SA Apprenticeships are available in this occupation for further information go to the Traineeship & Apprenticeship Services Website at http://www.skills.sa.gov.au/apprenticeships-traineeships or phone the Freecall number 1800 673 097.
Cabinet makers and furniture makers may specialise in particular areas such as reproduction of antique furniture, kitchen fittings, bedroom suites, office furniture, dining suites, shop fittings and occasional furniture.
Some jobs will involve after hour's attendance such as installing shop fittings. For those cabinet makers working in kitchen installations there would be a need to work on site, measuring and installing the cabinets. There is currently a shortage of skilled cabinet makers and this looks likely to continue over the next few years. Opportunities for furniture makers could be affected by the Government's recent decision to cease all logging in old growth forests. However the furniture industry is receiving financial support from the Federal government to adapt to these changes.
Nature of the Job
Centuries old craftsmanship furniture makers are involved in creating custom-designed furniture using hand and power tools and machines such as routers, sequencers, planers, drills, saws and sanders. Its not unusual for them to be involved in all aspects of the job, including designing and working from specifications (drawings), giving quotes to customers, selecting and cutting the materials and fitting and assembling the components by gluing, clamping, nailing or screwing pieces together. They may also do the final sanding, polishing or staining of the wood and any intricate carving and inlay work. These precision craftspeople are highly skilled in their trade, being able to transform the unique grains and knots featured in a piece of speciality timber into an article of beauty. Many pieces are sent all over the world. Before that it was used for wood chip timber. People need to learn it is a living and breathing thing and if you're going to cut it down people should use it to its advantages.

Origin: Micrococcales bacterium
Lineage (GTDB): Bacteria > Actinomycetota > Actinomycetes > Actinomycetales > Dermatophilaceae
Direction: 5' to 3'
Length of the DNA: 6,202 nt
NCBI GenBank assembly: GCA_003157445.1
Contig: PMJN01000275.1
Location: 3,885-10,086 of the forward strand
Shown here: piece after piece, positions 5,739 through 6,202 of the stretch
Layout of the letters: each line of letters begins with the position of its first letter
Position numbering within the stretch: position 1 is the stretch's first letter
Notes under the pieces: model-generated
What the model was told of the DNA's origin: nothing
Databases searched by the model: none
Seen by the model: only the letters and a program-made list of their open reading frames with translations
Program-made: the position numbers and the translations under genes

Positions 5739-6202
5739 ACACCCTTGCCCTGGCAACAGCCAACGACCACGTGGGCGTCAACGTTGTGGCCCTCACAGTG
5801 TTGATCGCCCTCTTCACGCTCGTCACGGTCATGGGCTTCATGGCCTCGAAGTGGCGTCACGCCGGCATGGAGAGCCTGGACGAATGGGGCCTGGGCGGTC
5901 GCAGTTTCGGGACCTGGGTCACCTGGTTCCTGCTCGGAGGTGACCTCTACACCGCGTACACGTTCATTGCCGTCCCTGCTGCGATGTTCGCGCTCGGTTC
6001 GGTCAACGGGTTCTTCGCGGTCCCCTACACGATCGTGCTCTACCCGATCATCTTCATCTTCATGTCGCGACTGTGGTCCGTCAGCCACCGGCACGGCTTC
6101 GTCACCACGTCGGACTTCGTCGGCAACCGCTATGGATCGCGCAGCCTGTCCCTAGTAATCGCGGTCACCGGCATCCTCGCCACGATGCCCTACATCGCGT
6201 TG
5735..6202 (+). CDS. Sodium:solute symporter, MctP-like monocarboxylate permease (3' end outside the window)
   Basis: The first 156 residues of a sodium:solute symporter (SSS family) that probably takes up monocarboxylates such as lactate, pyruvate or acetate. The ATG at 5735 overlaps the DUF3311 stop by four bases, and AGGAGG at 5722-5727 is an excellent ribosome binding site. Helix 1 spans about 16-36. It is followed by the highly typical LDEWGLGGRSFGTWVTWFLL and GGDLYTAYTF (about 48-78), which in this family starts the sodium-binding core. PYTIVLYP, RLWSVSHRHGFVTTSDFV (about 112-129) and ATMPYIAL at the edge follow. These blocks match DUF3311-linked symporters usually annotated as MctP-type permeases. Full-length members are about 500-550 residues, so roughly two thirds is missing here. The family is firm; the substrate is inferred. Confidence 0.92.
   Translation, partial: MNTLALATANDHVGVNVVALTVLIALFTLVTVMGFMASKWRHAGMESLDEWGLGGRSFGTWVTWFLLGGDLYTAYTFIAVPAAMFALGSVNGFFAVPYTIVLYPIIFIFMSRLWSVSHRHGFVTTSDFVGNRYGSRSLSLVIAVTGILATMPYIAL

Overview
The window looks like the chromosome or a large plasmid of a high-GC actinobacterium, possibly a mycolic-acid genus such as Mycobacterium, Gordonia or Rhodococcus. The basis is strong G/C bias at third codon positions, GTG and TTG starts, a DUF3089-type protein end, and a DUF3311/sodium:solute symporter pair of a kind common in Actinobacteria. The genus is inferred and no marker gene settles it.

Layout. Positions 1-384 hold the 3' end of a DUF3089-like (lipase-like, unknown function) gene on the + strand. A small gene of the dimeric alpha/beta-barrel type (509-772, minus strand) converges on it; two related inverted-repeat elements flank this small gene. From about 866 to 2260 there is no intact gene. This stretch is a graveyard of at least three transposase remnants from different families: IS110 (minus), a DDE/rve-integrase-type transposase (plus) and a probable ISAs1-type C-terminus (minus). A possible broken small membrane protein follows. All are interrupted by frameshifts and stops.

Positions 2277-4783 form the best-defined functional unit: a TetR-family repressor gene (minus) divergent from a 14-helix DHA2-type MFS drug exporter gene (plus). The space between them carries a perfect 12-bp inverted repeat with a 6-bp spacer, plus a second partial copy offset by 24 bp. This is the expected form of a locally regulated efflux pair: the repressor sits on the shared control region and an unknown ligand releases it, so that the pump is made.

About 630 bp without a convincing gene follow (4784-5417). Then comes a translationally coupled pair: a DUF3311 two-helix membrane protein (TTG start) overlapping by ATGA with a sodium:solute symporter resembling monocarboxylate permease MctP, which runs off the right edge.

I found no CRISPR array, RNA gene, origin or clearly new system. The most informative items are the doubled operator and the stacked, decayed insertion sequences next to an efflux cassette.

Cabinet Makers can also use traditional wood working methods to build and install kitchen cabinets, wall units, built in robes and display cases for both commercial and domestic markets. However, there is an increasing trend towards using technology and automated production processes, especially with the emergence of the flat panel sector. Some businesses don't use any handtools in furniture making, only airtools in assembly. The majority of shops nowadays are automated, working with machinery rather than hand tools to produce mass-produced furniture or flat panels (manufactured boards). The focus is on computer know-how and the operation of machines, not the precision skills mentioned above, though some businesses incorporate elements of both styles in their factories. Using CAD/CAM (computer aided design and manufacturing) systems, machines can cut out, drill and rout in one pass. A CNC router can groove wood in shapes with a single or multiple spindles. Even in the machining area, the most economical way to cut boards is worked out using an estimating package.